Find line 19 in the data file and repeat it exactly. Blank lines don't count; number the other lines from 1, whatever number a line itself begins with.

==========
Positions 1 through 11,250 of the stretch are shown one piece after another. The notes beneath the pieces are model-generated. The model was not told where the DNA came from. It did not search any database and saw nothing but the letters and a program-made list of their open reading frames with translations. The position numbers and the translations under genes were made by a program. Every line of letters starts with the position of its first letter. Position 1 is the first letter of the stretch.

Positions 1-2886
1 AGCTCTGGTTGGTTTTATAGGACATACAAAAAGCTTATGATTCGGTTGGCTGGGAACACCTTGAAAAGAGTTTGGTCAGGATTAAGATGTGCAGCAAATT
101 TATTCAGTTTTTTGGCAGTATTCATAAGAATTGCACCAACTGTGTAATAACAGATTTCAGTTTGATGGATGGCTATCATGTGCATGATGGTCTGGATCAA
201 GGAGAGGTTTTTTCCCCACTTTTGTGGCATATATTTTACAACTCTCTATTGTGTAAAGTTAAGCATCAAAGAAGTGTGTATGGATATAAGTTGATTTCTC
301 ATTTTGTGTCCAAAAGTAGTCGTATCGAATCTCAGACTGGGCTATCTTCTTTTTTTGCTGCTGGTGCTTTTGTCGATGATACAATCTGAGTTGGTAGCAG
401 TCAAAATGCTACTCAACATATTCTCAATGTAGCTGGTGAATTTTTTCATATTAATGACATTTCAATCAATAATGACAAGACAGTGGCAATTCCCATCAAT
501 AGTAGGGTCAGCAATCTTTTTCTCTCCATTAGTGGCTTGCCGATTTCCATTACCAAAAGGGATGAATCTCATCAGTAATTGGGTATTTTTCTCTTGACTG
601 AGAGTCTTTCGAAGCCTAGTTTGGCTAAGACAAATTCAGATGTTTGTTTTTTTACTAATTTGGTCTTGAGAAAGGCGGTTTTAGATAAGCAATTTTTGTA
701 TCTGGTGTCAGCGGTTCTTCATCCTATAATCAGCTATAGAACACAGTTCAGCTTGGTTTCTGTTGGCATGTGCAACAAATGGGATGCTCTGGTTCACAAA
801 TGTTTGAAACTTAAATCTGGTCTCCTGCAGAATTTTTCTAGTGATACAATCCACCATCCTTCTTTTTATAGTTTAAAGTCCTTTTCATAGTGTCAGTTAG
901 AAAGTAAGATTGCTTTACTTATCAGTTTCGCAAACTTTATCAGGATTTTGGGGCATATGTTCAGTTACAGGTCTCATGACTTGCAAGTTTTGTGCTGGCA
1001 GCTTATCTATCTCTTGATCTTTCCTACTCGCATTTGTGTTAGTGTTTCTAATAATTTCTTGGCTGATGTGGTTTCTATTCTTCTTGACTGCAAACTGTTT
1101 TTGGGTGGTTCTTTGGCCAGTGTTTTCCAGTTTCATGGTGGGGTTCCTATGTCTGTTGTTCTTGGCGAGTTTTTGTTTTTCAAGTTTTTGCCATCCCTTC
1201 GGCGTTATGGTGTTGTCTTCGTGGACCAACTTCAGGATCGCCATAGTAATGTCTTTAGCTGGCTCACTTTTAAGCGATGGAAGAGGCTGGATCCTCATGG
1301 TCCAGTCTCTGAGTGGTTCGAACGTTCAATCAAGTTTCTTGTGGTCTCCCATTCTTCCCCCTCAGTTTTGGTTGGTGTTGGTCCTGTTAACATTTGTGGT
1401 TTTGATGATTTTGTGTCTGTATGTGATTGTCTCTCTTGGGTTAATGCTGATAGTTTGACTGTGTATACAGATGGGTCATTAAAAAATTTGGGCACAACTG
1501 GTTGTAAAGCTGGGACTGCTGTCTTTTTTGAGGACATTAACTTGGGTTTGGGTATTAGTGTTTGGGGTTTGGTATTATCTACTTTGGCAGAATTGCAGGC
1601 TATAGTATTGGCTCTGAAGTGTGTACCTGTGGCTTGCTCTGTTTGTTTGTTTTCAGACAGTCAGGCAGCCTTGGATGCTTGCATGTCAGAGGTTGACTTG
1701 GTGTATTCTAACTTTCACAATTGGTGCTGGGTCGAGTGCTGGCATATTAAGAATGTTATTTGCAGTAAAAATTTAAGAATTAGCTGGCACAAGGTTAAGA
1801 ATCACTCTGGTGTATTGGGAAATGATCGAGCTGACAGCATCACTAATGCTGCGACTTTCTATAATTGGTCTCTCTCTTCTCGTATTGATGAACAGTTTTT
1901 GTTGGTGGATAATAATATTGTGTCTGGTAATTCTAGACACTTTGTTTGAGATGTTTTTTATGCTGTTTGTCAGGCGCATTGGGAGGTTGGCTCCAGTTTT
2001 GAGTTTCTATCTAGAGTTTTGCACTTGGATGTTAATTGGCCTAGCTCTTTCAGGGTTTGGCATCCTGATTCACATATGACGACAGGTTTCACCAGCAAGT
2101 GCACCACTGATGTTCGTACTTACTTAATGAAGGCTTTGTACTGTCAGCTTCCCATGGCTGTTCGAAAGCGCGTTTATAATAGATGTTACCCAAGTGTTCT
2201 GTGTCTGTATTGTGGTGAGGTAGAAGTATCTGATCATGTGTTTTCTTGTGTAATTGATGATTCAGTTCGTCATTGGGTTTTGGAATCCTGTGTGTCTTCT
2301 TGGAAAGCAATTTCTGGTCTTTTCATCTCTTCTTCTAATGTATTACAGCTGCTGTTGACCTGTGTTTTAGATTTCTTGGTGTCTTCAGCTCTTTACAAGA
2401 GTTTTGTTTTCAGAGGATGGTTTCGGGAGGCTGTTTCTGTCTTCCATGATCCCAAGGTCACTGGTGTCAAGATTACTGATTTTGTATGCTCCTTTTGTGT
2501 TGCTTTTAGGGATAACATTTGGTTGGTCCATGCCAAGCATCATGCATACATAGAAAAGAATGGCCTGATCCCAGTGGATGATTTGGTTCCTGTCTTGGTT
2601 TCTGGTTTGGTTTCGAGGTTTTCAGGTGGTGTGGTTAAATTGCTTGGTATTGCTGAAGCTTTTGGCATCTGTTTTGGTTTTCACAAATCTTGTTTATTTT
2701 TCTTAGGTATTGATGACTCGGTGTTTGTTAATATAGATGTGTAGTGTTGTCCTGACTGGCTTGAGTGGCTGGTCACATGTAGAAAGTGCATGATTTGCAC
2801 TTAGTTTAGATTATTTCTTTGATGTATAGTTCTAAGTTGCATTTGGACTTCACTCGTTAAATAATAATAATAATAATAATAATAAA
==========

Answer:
1601 TATAGTATTGGCTCTGAAGTGTGTACCTGTGGCTTGCTCTGTTTGTTTGTTTTCAGACAGTCAGGCAGCCTTGGATGCTTGCATGTCAGAGGTTGACTTG